The economist explains why the continent’s woes keep him up at night
Monday, Dec 1, 2014
A specter is haunting Europe — the specter of a lost decade.
If you want to know how Europe reached its current state of affairs, don’t look to the continent’s traditional scapegoats. “[T]he bad behavior at the core of Europe’s slow-motion disaster isn’t coming from Greece, or Italy, or France,” Krugman contends. “It’s coming from Germany.”
Purveyors of the standard narrative about the European economy depict countries like Greece, Italy, and France as racked with high labor costs and reckless fiscal policies. But this narrative is bunk; just glance at some of the data:
Since the euro came into existence in 1999, France’s G.D.P. deflator (the average price of French-produced goods and services) has risen 1.7 percent per year, while its unit labor costs have risen 1.9 percent annually. Both numbers are right in line with the European Central Bank’s target of slightly under 2 percent inflation, and similar to what has happened in the United States. Germany, on the other hand, is way out of line, with price and labor-cost growth of 1 and 0.5 percent, respectively.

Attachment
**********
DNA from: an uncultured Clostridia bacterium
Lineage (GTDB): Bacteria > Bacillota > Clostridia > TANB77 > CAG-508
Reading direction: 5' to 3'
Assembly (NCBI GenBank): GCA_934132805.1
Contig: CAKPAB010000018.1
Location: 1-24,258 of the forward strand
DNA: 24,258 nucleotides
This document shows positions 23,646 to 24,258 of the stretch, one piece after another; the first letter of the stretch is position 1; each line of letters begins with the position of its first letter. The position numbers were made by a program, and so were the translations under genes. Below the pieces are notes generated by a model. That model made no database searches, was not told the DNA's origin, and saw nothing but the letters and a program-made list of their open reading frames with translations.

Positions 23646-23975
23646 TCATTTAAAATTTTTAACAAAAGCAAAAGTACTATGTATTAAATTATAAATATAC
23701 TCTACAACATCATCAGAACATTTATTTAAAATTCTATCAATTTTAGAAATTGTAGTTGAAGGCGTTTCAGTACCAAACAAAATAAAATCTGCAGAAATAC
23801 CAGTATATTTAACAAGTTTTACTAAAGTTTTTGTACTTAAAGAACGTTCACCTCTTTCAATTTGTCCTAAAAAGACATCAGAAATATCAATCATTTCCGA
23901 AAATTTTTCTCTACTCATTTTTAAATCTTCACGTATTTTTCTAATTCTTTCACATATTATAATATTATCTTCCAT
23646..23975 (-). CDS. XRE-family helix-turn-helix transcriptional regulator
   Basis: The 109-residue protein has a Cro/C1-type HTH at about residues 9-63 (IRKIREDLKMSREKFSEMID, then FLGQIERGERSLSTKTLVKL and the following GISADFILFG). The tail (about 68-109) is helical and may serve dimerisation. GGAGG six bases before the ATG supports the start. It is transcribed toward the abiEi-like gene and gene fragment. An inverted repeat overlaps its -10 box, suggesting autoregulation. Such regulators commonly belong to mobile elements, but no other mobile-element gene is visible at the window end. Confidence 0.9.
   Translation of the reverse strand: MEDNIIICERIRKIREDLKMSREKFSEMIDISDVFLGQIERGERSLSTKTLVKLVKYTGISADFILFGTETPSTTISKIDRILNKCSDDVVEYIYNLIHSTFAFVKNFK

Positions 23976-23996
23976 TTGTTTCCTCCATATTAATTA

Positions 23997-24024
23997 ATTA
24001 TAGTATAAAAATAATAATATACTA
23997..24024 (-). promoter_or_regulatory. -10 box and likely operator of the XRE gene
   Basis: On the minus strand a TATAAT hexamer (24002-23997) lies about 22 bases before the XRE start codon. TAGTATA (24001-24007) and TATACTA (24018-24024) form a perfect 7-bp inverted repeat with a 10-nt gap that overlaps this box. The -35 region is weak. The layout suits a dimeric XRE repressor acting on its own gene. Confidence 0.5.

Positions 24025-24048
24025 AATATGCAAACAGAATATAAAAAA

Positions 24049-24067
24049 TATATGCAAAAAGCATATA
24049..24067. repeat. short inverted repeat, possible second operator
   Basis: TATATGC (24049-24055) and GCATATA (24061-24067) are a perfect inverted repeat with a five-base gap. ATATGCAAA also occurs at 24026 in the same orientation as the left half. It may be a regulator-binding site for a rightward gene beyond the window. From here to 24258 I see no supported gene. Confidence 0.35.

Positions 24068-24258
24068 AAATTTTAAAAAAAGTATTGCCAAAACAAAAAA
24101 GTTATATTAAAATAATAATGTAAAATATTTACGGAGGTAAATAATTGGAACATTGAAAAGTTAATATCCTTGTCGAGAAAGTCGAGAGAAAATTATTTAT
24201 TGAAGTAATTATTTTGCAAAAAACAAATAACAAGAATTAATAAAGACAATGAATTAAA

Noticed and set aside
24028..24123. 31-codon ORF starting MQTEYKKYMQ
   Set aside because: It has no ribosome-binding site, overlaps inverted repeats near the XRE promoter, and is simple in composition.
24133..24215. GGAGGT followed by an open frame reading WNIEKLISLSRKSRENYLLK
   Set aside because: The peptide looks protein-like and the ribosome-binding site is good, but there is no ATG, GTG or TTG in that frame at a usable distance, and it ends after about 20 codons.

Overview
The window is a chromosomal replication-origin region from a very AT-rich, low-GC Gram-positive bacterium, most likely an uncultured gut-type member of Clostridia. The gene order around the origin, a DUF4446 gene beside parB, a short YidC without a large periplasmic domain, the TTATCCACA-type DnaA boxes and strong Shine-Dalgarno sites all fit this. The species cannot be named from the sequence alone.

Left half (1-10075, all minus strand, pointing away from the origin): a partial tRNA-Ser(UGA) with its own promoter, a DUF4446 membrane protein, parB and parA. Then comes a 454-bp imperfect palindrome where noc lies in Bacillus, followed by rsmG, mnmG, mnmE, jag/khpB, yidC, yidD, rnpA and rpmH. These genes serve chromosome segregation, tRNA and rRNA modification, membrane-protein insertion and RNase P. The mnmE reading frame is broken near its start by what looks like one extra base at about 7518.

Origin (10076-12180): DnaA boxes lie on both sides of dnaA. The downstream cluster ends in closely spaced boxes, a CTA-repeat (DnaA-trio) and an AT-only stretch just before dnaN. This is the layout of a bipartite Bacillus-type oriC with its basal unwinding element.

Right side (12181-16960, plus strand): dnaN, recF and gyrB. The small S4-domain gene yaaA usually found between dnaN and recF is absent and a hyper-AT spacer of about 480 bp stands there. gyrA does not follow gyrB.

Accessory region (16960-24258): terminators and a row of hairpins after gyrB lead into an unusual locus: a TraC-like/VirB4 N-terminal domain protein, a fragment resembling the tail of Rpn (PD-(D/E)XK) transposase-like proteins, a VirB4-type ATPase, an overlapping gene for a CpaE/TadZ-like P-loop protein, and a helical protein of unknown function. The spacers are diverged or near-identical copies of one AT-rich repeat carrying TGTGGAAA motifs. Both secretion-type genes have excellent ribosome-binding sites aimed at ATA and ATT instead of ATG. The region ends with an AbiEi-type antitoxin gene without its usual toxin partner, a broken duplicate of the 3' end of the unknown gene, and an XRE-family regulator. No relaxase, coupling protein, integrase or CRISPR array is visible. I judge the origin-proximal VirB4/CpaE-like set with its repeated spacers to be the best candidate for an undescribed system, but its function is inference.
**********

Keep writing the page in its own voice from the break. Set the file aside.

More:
Moreover, Krugman writes, costs are coming under control in Spain and Italy. And as for the argument that fiscal irresponsibility is wrecking economies, Krugman points out that France’s borrowing costs are barely higher than Germany’s; there’s no fiscal crisis on the horizon.